April 24, 2013
FDA Won’t Approve Generics for Original Oxycontin;
OKs Reformulated Label
Washington, D.C.—The FDA has accepted updated labeling for reformulated Oxycontin tablets—which will now include the product’s abuse-deterrent properties—while also indicating that no generic forms of original Oxycontin will be granted approval.
The new labeling for reformulated Oxycontin, oxycodone hydrochloride controlled-release, says that the product has physical and chemical properties that are expected to make abuse via injection difficult and to reduce abuse via the intranasal route.
In an announcement on the day the original OxyContin patent expired, FDA noted that the drug provides the same therapeutic benefits as reformulated OxyContin but poses an increased potential for certain types of abuse. Because the benefits no longer outweigh its risks, according to the regulators, original OxyContin was withdrawn from sale for reasons of safety or effectiveness. As a result, FDA said it will not accept or approve any abbreviated new drug applications that rely on the approval of original OxyContin.
The original formulation of OxyContin got the nod from the FDA in December 1995. Abuse of the product—which often includes manipulation to bypass its extended-release properties—increases the risk of serious adverse events, including overdose and death. Purdue Pharma LP reformulated the product, receiving FDA approval for the new version in April 2010, and stopped shipping the old formulation to pharmacies in August of the same year.
“The development of abuse-deterrent opioid analgesics is a public health priority for the FDA,” said Douglas Throckmorton, MD, deputy director for regulatory programs in the FDA’s Center for Drug Evaluation and Research. “While both original and reformulated OxyContin are subject to abuse and misuse, the FDA has determined that reformulated OxyContin can be expected to make abuse by injection difficult and expected to reduce abuse by snorting compared to original OxyContin.”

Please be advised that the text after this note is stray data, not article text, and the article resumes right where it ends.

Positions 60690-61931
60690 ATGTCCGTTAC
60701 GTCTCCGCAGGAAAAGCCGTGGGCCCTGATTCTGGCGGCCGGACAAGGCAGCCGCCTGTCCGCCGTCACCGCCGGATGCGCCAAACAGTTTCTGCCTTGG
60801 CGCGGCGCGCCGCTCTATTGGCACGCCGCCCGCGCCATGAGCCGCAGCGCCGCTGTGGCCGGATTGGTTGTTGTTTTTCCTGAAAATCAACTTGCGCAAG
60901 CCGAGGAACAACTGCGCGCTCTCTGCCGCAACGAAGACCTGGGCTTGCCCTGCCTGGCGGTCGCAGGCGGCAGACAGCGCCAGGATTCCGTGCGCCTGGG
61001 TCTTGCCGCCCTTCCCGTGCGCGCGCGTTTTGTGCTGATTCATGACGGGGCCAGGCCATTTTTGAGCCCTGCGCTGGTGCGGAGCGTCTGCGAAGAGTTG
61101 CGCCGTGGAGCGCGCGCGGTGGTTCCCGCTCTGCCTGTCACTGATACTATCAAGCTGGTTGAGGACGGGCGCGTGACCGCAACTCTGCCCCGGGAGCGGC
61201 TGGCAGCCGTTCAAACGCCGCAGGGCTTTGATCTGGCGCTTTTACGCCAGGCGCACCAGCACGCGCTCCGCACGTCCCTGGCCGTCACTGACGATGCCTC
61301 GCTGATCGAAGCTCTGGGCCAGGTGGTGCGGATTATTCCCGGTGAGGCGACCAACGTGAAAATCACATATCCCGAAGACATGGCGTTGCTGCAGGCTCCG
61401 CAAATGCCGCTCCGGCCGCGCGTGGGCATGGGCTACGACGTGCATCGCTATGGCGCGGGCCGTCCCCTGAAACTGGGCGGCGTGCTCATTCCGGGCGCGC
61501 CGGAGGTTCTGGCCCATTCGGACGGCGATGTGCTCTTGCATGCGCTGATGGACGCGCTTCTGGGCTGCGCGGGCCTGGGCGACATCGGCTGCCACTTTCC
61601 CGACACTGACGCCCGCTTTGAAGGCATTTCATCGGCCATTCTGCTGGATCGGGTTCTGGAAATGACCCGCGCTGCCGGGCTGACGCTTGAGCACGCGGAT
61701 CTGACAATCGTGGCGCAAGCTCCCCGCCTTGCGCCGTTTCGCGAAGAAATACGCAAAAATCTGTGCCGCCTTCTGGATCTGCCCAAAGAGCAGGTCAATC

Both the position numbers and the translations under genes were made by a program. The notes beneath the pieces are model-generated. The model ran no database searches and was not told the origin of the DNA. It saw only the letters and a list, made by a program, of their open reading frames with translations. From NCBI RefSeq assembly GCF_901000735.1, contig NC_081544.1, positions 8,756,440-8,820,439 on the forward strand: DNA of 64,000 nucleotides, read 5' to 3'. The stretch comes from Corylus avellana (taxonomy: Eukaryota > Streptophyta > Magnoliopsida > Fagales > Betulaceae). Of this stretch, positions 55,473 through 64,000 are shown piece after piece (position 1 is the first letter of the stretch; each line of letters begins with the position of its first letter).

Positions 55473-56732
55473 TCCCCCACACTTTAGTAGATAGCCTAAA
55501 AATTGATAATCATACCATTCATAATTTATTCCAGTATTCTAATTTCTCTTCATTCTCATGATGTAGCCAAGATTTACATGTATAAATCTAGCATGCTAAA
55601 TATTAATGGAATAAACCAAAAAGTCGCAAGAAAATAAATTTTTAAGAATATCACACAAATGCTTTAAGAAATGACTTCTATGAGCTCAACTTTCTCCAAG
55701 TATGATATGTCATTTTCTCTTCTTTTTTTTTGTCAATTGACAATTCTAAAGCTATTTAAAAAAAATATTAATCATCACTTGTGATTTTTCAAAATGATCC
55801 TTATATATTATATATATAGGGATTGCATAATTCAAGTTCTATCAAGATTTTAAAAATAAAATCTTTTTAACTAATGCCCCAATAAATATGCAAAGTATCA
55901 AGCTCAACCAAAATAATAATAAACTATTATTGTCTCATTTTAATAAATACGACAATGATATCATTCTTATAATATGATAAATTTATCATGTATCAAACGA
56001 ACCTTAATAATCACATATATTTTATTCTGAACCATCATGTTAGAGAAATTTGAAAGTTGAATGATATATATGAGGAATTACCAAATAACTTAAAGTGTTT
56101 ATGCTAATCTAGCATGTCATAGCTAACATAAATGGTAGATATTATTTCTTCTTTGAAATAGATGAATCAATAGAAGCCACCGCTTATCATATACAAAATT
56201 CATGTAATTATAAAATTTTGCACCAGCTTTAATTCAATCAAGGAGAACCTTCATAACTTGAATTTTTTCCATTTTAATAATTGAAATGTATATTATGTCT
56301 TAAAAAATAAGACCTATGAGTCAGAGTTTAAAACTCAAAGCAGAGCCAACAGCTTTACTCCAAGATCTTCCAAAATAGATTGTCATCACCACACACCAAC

According to the FDA, the reformulated tablet is more difficult to crush, break, or dissolve and also forms a viscous hydrogel that cannot be easily prepared for injection and is harder to snort. The agency warns, however, that abuse of OxyContin is still possible by these methods or by swallowing the pills.
As a side benefit, the reformulated product also may reduce incidents of therapeutic misuse, such as crushing the product to sprinkle onto food or to administer it through a gastric tub, the FDA added.
In a press release, Purdue Pharma said it was “gratified” by the FDA decision on generic versions of its original product and “pleased with the FDA’s approval of this new language for the OxyContin label, which will provide important information to healthcare professionals,” according to Gary L. Stiles, MD, senior vice president of Research and Development.
“While the data from the abuse-deterrence studies have been included in the product label,” Stiles pointed out, “OxyContin remains a Schedule II controlled substance and healthcare professionals should continue to exercise care in selecting and monitoring patients when prescribing OxyContin.”
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